Uncontrolled variability, as Gawande briefly illustrates is anathema to efficiency. However, the converse of messy and anachronistic communication through slow channels is not always the domain of the technologically disadvantaged, but it also a way to display privilege in a technologically obsessed world. Literally, to not care about efficiency in communication, to do something the old fashioned way is in some ways a projected indication of class. So, in the United States, we are what we buy. Consider the Molskine Notebook:

The  reason for the brand’s success is its unique positioning, which combines  identity and culture thanks to its high design and iconic content, as the product  satisfies a sense of belonging to a community sharing common values, rather  than just a function. This also justifies its premium positioning. -Chiara Rotelli & Emanuela Mazzoni, Moleskine: Initial Public Offering


Paper, especially a leather-bound notebook of blank paper, is a luxury. It stands opposed to the cheap xerox stock that overflows despite the birth of the digital age, and implies a non-work time suck of doodles, drawings, notes, and mental sketches. It also implies creativity, over, and over. The kinds of notebooks alone tell a tale of the creative class in mashed fibers: passion, city, reporter, professional, creativity, black page, cover art, limited edition. This is paper for the privileged. It is messy and anachronistic, but also private. These notebooks are places for mistakes, first drafts, and experiments, only to be communicated to a few, and almost never without revision. Privacy, silence, and a lack of communication are bound up nicely in pages, blank in a discreet black book that projects a quiet power as a brand object.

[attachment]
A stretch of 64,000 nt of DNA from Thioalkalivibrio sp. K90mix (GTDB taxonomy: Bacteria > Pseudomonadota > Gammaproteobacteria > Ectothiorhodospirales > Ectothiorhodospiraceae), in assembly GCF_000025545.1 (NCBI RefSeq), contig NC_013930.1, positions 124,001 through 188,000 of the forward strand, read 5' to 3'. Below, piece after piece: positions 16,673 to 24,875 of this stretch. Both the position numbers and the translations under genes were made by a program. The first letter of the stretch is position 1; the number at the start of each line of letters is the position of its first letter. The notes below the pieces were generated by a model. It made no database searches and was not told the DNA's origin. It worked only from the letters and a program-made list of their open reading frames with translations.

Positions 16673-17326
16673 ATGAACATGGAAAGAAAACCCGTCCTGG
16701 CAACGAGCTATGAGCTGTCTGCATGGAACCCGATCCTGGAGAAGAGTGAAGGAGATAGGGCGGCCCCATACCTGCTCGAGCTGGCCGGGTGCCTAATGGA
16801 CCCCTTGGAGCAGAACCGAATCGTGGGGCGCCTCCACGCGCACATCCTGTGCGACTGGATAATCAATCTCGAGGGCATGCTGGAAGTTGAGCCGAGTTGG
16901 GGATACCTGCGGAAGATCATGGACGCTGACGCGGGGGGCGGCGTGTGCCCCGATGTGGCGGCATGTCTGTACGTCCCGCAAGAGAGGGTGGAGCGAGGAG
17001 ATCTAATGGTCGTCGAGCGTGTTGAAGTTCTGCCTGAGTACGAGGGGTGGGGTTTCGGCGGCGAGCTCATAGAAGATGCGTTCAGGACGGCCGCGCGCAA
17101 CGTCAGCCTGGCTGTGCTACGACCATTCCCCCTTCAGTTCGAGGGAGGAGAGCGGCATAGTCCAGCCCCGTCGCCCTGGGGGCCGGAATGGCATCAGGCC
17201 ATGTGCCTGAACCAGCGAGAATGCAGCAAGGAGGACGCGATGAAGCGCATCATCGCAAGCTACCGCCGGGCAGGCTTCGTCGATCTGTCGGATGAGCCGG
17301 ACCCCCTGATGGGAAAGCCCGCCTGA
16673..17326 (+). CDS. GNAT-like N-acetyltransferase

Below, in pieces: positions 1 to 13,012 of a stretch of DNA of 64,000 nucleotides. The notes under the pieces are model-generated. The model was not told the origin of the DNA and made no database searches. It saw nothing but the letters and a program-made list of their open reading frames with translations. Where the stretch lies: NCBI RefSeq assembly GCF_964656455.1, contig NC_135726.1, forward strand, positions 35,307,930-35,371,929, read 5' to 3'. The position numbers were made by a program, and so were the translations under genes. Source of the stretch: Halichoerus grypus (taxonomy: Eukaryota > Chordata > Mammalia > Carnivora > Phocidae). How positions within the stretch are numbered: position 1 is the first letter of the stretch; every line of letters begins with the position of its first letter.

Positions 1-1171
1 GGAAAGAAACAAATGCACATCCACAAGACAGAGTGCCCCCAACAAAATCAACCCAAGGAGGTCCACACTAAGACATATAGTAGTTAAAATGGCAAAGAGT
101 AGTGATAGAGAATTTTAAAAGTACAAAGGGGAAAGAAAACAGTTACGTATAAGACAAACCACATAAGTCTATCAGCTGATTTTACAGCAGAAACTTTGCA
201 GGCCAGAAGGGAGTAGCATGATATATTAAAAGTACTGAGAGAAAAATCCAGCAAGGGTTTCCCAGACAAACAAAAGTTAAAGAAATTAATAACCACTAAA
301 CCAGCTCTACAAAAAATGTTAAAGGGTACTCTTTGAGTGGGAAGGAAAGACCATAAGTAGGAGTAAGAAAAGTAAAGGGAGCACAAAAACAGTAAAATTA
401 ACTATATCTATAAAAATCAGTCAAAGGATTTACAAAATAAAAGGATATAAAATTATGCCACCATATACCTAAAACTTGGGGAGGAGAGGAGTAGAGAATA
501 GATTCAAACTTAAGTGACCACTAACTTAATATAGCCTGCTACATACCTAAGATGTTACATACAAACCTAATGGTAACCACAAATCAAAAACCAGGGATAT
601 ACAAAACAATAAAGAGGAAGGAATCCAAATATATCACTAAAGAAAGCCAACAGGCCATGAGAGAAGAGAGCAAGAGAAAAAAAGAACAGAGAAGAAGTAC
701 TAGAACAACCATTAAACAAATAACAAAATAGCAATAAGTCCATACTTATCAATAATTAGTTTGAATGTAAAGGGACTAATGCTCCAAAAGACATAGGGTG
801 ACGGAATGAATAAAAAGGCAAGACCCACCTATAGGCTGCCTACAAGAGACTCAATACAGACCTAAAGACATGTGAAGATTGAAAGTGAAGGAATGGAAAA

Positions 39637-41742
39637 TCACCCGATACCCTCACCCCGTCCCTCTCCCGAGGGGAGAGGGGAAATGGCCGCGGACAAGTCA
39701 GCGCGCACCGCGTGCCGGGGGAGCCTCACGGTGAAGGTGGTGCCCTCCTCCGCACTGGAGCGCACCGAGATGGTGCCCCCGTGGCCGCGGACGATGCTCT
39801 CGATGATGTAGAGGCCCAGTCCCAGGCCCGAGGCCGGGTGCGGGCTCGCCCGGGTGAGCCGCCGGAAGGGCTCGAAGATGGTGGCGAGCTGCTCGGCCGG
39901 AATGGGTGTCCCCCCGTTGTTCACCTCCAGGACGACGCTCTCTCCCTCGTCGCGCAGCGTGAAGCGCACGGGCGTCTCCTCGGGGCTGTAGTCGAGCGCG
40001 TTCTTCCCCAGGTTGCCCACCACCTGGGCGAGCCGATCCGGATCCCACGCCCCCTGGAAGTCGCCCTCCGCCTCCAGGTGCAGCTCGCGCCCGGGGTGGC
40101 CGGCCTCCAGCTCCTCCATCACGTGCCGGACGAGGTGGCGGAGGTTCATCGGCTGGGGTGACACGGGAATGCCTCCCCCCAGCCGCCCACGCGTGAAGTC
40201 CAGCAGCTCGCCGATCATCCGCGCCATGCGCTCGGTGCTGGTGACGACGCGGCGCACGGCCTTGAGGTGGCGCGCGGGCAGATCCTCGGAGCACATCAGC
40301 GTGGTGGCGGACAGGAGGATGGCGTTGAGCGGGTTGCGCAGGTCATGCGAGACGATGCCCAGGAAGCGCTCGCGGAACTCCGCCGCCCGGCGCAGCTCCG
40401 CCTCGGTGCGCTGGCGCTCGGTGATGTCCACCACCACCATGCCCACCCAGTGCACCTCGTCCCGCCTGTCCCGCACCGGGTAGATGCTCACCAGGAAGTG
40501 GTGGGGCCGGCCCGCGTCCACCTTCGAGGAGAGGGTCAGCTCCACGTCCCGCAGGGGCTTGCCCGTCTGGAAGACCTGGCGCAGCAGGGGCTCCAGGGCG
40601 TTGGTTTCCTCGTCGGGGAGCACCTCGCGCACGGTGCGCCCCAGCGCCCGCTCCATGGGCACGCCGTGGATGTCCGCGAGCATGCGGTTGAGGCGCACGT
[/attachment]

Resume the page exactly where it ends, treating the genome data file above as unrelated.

This takes me back to Illich (1983) and his call for the defense of the silent commons. This call, essentially a manifesto, declared silence to be a shared condition placed under threat by new technologies and their amplificatory functions. It functions as a critique of mass media, regarded as a deeply non–convivial technology in which communication ‘machines’ provide prostheses and do so selectively, so that certain dominant groups (those who get the equipment) become louder hailers with the power to silence others. -Caroline Bassett, Silence, Delirium, Lies?

Bassett is worried about people being silenced by loud hailers, and the 21st century has proven no different. But the inverse is also a problem. More often than not, we are encouraged to participate, to make ourselves seen and known. Now to have the quiet space, to communicate slowly or not at all, but to just jot some notes and doodles is the position of power.


Disruptor of NYC, or Why I Live in the Middle of the Country.


We installed the ethos that pedigree was over and all money was now equally valuable. The mythology of Silicon Alley was forced to coalesce for good, with City Hall’s fervor behind it. The start-up culture wars—a fresh beef with the West Coast, except boring!—intentionally pitted us against the weirdo jerks of Palo Alto. The scrunchy-face foxy Foursquare co-founders appeared in Gap ads, clad in mediocre jeans but form-fitting venture capital. You were a good person if you were an entrepreneur. You were creating jobs, until you weren’t. The big floor-through lofts of Broadway between Houston and Spring filled up with inexpensive furniture and even less expensive young people, each with a bitter mouthful of Adderall, each office bright and identical. So far, we’ve disrupted a few things, mostly coffee-related. - Choire Sicha, Let Me Tell You About the Most Heartfelt $200 I Ever Made